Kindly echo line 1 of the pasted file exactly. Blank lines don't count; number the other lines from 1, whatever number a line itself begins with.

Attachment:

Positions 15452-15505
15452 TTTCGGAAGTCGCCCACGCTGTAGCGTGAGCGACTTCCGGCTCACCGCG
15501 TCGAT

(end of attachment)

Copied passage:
Positions 15452-15505